3 Ways to Prepare Yourself for Rehab
Rehab is a chance for a new beginning. To get the most out of treatment, take time to accept the current situation for what it is and then find ways to be open to change.
Living with an addiction comes with its own set of rules. People spend a lot of time hiding their substance use and making excuses to family and friends. The secret life of addiction takes its toll in many ways—one outcome can be a feeling of shame and disconnectedness.
When a person knows it’s time to get help for addiction, she may feel relief about making a decision. Before anxiety or worry about the unknown set in, it’s important to take a deep breath and relax. Addiction treatment works because it’s designed to give people what they need to make changes and it keeps working when people get the support they need as time goes on.
Treatment is most effective from day one when a person is prepared for the process. Get empowered by taking the following three steps to make the most of rehab.
Accept Current Feelings About Change
Change is hard but it can be good in the right circumstances. The only person who can truly begin the process of healing is the person with the addiction. Unfortunately, the nature of the disease makes it tough to get started. Changes in the brain created by addictive substances give a person uncontrollable cravings, making it difficult to find the motivation to change the habit, according to the National Institute on Drug Abuse (NIDA).
At the beginning of treatment, certain things about the facility, staff or fellow patients may seem strange or uncomfortable. It’s okay to feel uncertain about a new place and new people, but it’s also important to accept the first part of treatment as the beginning of the process. Every person responds to treatment differently, but the individual stages offer structure and allow a person to set and achieve goals. So the first goal is to identify feelings of discomfort, uncertainty or skepticism. The ability to be completely honest about feelings and thoughts is the first step toward making a change.
Use the Power of Positive Thinking
Negative thoughts and feelings of worthlessness or inadequacy are known risk factors for addiction. It’s actually easier for the brain to focus on negative thought patterns than positive ones, a leftover from the need early humans had to be constantly aware of dangerous predators for survival, according to Psychology Today.
The destructive cycle created by negative thoughts, however, only leads people to feel depressed and make poor choices, such as substance use. Positive thoughts break this cycle, according to the National Institute on Alcohol Abuse and Alcoholism (NIAAA). Instead of dwelling on thoughts of failure or predicting negative things will happen, make the thoughts positive. Don’t get bogged down thinking about past mistakes, instead label each incident as an event in the past, and use it as an example of how to make better decisions in the future. Everyone makes mistakes, there’s no reason to expect perfection.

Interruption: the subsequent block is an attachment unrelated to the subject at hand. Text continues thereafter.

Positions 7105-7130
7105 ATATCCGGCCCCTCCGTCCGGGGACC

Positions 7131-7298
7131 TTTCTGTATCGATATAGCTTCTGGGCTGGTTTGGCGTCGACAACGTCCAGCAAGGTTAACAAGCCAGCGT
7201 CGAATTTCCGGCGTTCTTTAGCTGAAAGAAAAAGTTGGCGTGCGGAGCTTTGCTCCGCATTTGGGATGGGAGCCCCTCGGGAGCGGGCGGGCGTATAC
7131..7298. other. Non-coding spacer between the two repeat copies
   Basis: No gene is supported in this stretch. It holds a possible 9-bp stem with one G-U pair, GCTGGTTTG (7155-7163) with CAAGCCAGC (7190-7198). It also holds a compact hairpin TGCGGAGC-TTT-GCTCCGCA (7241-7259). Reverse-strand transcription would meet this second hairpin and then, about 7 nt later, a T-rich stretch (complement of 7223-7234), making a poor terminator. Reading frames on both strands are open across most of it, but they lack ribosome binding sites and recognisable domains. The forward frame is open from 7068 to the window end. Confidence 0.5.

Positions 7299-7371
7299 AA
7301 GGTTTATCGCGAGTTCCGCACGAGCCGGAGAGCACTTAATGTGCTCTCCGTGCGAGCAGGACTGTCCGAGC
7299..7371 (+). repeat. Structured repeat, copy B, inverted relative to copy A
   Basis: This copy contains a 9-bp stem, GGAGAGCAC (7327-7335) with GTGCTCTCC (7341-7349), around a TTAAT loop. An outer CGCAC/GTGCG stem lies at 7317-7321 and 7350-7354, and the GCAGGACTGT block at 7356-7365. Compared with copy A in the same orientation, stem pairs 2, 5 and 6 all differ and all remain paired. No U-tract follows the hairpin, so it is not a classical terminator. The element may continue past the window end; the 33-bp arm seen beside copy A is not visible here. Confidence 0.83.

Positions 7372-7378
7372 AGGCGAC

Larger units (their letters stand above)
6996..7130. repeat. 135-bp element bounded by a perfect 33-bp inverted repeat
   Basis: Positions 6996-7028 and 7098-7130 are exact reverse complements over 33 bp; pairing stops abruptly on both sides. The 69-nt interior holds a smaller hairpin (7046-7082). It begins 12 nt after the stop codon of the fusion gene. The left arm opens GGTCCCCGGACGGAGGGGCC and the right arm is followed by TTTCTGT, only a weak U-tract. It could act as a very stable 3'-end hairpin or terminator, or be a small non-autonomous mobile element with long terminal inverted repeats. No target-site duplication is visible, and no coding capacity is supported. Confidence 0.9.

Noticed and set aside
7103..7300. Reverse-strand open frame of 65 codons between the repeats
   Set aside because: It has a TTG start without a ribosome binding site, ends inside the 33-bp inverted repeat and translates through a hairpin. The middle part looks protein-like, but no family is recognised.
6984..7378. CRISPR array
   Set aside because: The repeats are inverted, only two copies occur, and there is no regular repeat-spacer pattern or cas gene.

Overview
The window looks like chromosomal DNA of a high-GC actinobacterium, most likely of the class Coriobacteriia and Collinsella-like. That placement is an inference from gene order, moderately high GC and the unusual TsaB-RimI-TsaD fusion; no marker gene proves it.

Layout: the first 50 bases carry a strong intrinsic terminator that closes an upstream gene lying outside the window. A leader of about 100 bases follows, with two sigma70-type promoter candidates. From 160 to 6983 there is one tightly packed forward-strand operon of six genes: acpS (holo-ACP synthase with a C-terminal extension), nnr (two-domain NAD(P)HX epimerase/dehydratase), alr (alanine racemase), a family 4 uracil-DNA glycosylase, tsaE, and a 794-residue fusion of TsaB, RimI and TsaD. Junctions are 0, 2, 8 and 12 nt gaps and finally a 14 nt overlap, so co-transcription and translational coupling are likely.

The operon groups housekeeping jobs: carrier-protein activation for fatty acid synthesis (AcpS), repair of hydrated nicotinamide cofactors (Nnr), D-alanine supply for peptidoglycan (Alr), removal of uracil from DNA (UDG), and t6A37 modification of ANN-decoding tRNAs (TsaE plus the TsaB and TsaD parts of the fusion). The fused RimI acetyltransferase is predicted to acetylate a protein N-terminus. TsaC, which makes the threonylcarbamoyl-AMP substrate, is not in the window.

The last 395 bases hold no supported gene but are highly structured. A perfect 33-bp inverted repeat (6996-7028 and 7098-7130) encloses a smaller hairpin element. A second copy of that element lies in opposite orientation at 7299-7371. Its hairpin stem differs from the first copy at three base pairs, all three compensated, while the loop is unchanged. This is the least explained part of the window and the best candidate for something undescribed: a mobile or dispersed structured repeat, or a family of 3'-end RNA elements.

Stay Safe, Leave Withdrawal to Rehab
The behavioral and physical aspects of addiction are closely intertwined. Some drugs are more physically addictive than others and require medically monitored detox. For example, people with severe addictions to alcohol, sedatives and tranquilizers could experience life-threatening symptoms such as seizures or coma when coming off the drug, according to WebMD.
It’s natural to want to stop using substances before entering treatment, but there could be serious health consequences associated with stopping without help. In addition, health insurers may require a person to be currently experiencing symptoms in order to cover treatment.
Use the time before treatment as a way to discover safe and effective self-relaxation strategies. Some people enjoy yoga or watching movies or just hanging out with friends. It’s easier to accept the uncertainty of the future after taking the time to unwind.
Need Help Finding Addiction Treatment?
Even though millions of Americans meet the criteria for having an addiction, only a small percentage of people ever get treated. Programs that make treatment more accessible and cost effective are valuable resources for a person who needs care. Treatment programs that offer evidence-based therapies give patients the best chance at staying sober longer.
Addiction is a chronic disease that requires physical and psychological treatments for the best possible outcomes. While there is no single method for treating addiction, there are many scientific treatments that offer excellent outcomes and reduce the chance of relapse. The best treatments must be tailored to meet each person’s needs. Users also benefit from services that teach coping skills and ways to avoid relapse.
If you or a loved one is suffering from an addiction, give our admissions coordinators a call. We are available 24 hours a day, seven days a week to offer advice on the best treatment options. With a number of addiction treatment options available, there is no excuse to avoid seeking help. Call today.